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Teachers: Citizenship:

Last Updated: Tuesday February 19 2008 16:02 GMT

Eurovision

The Eurovision hopefuls

Citizenship: European Union and its role

Overview

The six UK acts who will compete for a place in the 2008 Eurovision song contest in the Serbian capital Belgrade have been named.

They include X Factor's Andy Abraham, and Rob McVeigh and Simona Armstrong, who were in Any Dream Will Do and How Do You Solve a Problem Like Maria?

What can we learn about Europe's future from the Eurovision Song Contest?

Students look at how much Europeans have in common and how great their differences are.

Learning aims

  • Europe's complex cultural identity

    Icebreaker

    QUIZ: EUROVISION SONG CONTEST
    Andy Abraham
    Students can test their knowledge of Eurovision with this quiz. It can be played online or printed off as a worksheet.

    Quiz answers:

    1b, 2a, 3c, 4a, 5b.

    Warm up

    Talk through this picture gallery with the class.

    Eurovision final 2007
    Scooch

    Ask the group:

    • Could there ever be a song to represent all the pop music tastes of Europe?
    • What do you think it should sound like?
    • Who should be consulted over the final choice of song?
    Main activity

    In small groups plan an evening of entertainment. The audience will be drawn from across the continent of Europe.

    Offer a full programme, include the following:

    • Warm up act. What could everyone enjoy? Maybe dance or a display of skateboarding. Some things work OK in any culture.

    • Pop performances. Using five acts, try to include something for everyone. This shouldn't be too hard, there are loads of acts who are successful across Europe.

    • Food. What could you feed them? Everyone must have the same meal but there are four courses so you can offer variety. This can highlight how many familiar dishes have origins on mainland Europe.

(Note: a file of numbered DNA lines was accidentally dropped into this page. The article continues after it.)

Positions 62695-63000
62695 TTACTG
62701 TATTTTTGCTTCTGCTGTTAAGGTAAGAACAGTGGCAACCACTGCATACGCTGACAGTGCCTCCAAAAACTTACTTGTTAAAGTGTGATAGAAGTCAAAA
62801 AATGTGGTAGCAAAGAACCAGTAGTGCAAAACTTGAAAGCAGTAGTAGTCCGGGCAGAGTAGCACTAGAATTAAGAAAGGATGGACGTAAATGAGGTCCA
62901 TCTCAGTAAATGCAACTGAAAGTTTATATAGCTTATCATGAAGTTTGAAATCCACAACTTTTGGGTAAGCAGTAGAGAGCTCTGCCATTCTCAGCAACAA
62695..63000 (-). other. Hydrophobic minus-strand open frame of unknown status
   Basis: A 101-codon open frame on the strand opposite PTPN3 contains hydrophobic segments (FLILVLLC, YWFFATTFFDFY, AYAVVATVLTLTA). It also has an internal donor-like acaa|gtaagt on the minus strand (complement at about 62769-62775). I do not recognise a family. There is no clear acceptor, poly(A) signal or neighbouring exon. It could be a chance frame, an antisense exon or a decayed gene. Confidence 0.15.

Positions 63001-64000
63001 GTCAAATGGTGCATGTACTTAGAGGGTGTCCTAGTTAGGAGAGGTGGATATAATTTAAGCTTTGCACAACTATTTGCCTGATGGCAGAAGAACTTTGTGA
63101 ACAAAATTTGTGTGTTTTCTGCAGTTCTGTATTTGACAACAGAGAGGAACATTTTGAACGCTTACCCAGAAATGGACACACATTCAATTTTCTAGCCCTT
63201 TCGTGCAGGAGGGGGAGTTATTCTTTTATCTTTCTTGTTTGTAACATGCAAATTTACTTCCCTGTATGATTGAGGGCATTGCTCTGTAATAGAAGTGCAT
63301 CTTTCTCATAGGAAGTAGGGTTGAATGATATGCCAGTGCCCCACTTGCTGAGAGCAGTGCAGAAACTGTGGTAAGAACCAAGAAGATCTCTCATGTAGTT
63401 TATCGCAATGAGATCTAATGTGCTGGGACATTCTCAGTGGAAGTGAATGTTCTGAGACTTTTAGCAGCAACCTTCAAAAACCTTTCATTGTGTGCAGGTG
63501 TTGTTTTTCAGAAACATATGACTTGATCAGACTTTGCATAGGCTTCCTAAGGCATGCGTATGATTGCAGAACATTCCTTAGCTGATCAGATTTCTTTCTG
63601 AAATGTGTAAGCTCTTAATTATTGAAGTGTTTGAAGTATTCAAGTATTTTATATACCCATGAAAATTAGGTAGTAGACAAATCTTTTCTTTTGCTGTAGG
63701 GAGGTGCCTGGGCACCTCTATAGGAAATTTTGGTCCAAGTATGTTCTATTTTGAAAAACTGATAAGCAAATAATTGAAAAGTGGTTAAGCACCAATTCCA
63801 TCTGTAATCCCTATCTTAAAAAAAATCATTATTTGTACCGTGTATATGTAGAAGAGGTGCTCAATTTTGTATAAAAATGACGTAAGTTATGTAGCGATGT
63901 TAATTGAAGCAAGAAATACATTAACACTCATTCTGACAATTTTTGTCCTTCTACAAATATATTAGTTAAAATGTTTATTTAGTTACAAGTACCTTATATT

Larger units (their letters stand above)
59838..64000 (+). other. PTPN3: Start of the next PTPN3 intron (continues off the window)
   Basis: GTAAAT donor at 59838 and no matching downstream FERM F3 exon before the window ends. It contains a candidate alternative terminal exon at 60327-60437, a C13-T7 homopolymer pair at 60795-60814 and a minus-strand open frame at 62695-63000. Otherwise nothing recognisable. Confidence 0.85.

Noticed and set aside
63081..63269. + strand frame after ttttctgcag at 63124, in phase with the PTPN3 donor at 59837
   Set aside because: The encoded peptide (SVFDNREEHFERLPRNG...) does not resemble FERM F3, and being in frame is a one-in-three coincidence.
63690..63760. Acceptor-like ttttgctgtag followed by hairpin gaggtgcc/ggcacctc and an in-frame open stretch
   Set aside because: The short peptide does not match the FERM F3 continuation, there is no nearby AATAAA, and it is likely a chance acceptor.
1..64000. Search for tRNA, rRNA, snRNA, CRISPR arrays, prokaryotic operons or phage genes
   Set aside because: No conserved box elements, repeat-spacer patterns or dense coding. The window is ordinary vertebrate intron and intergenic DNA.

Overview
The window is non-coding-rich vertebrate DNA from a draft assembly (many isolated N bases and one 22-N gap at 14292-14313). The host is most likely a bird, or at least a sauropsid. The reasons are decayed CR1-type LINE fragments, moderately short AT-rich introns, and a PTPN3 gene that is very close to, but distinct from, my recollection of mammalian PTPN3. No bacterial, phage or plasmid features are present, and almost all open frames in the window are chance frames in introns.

• Fashion show. Could this work? What sort of styles would be on the catwalk. It should work: People all over Europe follow similar fashions in youth wear and couture.

    • Film or TV. What could they watch? There are going to be a lot of issues with language here. They might have to watch a cartoon or Mr Bean, something very visual.

    • Gifts to take away. Would it be easy to find small gifts for people to take away with them? Should be easy to think of items most Europeans have in their homes.
    Extension activity

    Working in groups design a poster to promote the event. How will they overcome the language barrier?

    The finished poster must be agreed upon by all members. They may not divide it into sections.

    If time allows, the groups can present their designs to the class.

    Plenary

    Ask the group:

    • Which parts of the event were easy to plan?
    • What does that tell you about what we have in common?
    • Which parts of the event were hard to plan?
    • What does that tell you about what our big differences are?
    Teachers' Background

    EU Guide
    EU flag

    Find out all about the EU with our guide.

    The Eurovision Song Contest was first staged in Switzerland in 1956. It grew out of the Italian San Remo Song Festival. The event aimed to unite the nations of post-war Europe.

    Eurovision is the name given to the Europe-wide TV distribution network run by the European Broadcasting Union (EBU). It was set up in the mid-1950s, and continues to supply news and sports material across the continent.

    The competition is restricted to members of the EBU - hence the presence of Israel and other countries not generally found on a map of Europe.

    The European Union is active in the field of culture. Its activities are aimed at cultural enrichment and making the most of Europe's common cultural heritage. It promotes exchange, cultural cooperation and mutual awareness.

    Areas the EU is at work in include; Architecture, visual arts, dance, cinema, books and theatre.

    Every year two European Cultural Capitals are chosen.



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